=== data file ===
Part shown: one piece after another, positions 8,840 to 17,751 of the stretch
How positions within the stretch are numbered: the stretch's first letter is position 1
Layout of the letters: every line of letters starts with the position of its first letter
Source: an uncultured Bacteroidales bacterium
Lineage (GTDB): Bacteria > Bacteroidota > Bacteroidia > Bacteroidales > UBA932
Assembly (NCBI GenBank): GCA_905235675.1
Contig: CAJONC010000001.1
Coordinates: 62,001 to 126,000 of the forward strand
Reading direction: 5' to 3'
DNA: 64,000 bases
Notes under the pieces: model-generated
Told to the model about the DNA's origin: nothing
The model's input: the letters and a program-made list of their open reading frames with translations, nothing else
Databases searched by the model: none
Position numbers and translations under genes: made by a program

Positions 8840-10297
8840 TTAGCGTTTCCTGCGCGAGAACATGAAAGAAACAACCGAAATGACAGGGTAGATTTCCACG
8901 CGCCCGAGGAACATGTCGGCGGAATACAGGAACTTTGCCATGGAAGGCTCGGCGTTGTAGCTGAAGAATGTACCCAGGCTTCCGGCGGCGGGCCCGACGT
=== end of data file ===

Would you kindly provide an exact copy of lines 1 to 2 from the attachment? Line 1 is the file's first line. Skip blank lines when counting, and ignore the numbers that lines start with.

Part shown: one piece after another, positions 8,840 to 17,751 of the stretch
How positions within the stretch are numbered: the stretch's first letter is position 1